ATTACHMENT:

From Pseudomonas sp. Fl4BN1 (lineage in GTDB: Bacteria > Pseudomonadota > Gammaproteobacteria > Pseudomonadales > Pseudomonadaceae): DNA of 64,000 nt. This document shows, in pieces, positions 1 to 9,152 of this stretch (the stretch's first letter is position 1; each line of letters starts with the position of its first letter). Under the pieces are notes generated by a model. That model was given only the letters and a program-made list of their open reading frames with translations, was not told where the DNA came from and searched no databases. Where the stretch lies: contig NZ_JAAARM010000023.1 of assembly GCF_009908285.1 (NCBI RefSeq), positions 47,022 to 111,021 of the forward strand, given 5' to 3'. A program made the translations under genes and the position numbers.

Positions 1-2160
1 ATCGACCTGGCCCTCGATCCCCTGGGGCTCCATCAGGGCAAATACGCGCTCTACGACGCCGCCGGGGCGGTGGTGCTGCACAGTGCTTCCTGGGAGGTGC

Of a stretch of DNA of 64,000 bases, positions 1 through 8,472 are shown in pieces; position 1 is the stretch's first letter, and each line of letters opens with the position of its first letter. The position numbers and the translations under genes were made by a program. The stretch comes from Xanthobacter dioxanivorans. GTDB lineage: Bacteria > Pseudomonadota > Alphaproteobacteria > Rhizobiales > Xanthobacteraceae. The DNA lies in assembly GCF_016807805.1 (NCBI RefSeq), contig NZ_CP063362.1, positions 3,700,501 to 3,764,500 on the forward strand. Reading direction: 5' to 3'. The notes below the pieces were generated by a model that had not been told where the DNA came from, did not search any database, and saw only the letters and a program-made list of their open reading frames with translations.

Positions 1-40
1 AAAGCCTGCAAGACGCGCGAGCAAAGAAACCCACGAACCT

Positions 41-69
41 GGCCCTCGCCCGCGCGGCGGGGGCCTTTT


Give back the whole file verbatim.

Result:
From Pseudomonas sp. Fl4BN1 (lineage in GTDB: Bacteria > Pseudomonadota > Gammaproteobacteria > Pseudomonadales > Pseudomonadaceae): DNA of 64,000 nt. This document shows, in pieces, positions 1 to 9,152 of this stretch (the stretch's first letter is position 1; each line of letters starts with the position of its first letter). Under the pieces are notes generated by a model. That model was given only the letters and a program-made list of their open reading frames with translations, was not told where the DNA came from and searched no databases. Where the stretch lies: contig NZ_JAAARM010000023.1 of assembly GCF_009908285.1 (NCBI RefSeq), positions 47,022 to 111,021 of the forward strand, given 5' to 3'. A program made the translations under genes and the position numbers.

Positions 1-2160
1 ATCGACCTGGCCCTCGATCCCCTGGGGCTCCATCAGGGCAAATACGCGCTCTACGACGCCGCCGGGGCGGTGGTGCTGCACAGTGCTTCCTGGGAGGTGC

Of a stretch of DNA of 64,000 bases, positions 1 through 8,472 are shown in pieces; position 1 is the stretch's first letter, and each line of letters opens with the position of its first letter. The position numbers and the translations under genes were made by a program. The stretch comes from Xanthobacter dioxanivorans. GTDB lineage: Bacteria > Pseudomonadota > Alphaproteobacteria > Rhizobiales > Xanthobacteraceae. The DNA lies in assembly GCF_016807805.1 (NCBI RefSeq), contig NZ_CP063362.1, positions 3,700,501 to 3,764,500 on the forward strand. Reading direction: 5' to 3'. The notes below the pieces were generated by a model that had not been told where the DNA came from, did not search any database, and saw only the letters and a program-made list of their open reading frames with translations.

Positions 1-40
1 AAAGCCTGCAAGACGCGCGAGCAAAGAAACCCACGAACCT

Positions 41-69
41 GGCCCTCGCCCGCGCGGCGGGGGCCTTTT